The foundation and subfloor were designed and built for the finished floor to flush out with the adjacent floor to accommodate the customer request for the existing luxury vinyl plank to continue into the new addition. 

The 380 sq. ft. silo was built on top of the curved stem wall with a pier and beam foundation. The structure was reclaimed from a farm on the Kansas border and reassembled onsite from 43 panels with approximately 15,000 nuts and bolts.

The silo was erected on the new foundation and scribed into the existing structure and roofline. The customer wanted to maintain the appearance of the silo’s interior, requiring a double metal wall structure to accommodate the insulation needed. The interior walls for the shower and water closet were constructed with reduced height and open ceiling to allow for multiple chandeliers. Built On Integrity produced a custom curved vanity and matching 28 sq. ft. sliding interior barn door.

The decision to change the flooring to 12″x12″ slate throughout required changes to the subfloor and the use of an uncoupling membrane to accommodate. The 54 sq. ft. shower featured a curbless ramp and stone-wall look tile, prepped with a mud pan with bonded flange drain, CBU walls, and a waterproofing sheet membrane on both. The tile work took place during the summer months before HVAC was installed, presenting challenges when working with the setting materials.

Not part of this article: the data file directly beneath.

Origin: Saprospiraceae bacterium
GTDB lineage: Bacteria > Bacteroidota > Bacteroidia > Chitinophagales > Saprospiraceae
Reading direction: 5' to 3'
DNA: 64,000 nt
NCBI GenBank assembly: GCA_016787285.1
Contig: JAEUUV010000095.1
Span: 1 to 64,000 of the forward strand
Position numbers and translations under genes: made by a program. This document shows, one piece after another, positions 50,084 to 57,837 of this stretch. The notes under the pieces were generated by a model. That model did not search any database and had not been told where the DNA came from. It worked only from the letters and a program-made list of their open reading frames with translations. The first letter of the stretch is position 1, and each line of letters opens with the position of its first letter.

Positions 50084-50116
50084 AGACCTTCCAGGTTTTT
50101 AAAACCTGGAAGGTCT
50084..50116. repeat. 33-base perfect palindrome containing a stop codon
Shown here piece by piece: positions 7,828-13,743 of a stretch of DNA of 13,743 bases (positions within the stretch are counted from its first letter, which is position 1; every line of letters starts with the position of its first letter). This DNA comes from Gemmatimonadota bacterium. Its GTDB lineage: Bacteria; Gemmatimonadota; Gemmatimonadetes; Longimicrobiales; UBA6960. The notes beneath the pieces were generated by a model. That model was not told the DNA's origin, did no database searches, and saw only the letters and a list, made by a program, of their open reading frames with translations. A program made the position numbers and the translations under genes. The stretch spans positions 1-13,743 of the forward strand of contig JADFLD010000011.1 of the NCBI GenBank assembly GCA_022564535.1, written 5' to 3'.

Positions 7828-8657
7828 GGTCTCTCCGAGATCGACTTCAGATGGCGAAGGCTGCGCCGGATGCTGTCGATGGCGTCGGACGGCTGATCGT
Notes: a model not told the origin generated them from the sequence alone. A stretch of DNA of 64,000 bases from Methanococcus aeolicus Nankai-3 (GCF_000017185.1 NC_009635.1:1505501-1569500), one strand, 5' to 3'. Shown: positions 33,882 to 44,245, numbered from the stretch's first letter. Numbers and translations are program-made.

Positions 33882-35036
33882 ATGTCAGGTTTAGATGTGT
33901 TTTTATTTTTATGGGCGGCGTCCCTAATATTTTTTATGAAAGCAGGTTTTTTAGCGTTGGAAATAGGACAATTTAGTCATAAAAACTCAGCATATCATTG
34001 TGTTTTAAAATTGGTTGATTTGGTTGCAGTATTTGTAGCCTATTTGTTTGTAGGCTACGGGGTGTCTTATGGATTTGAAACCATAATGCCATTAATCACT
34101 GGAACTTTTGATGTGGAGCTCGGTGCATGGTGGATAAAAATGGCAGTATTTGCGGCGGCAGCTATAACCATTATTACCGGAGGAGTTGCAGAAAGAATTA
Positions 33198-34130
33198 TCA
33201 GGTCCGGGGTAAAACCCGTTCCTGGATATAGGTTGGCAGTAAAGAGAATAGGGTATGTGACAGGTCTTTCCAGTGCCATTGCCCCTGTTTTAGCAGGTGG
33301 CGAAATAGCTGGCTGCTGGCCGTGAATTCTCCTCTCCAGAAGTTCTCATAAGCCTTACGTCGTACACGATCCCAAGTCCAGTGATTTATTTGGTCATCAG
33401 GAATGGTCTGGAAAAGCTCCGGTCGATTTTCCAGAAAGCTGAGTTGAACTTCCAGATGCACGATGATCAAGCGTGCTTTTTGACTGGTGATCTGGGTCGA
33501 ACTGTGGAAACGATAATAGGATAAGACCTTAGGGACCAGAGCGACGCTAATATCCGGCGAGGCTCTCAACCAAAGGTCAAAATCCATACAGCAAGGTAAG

“The difficulties on this project challenged me to learn tile industry standards, methods, and solutions available to ease installation and produce better results,” Steudeman said.  

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Editorial Director and Senior Writer for TileLetter and TileLetter ARTISAN

Lesley Goddin has been writing and journaling since her first diary at age 11. Her journey has taken her through a career in publishing and publicity, landing her the editor position of TileLetter and its special publications in 2006. Her goal is to educate, inspire, recognize and encourage those in the tile industry -- especially the tile and stone contractor.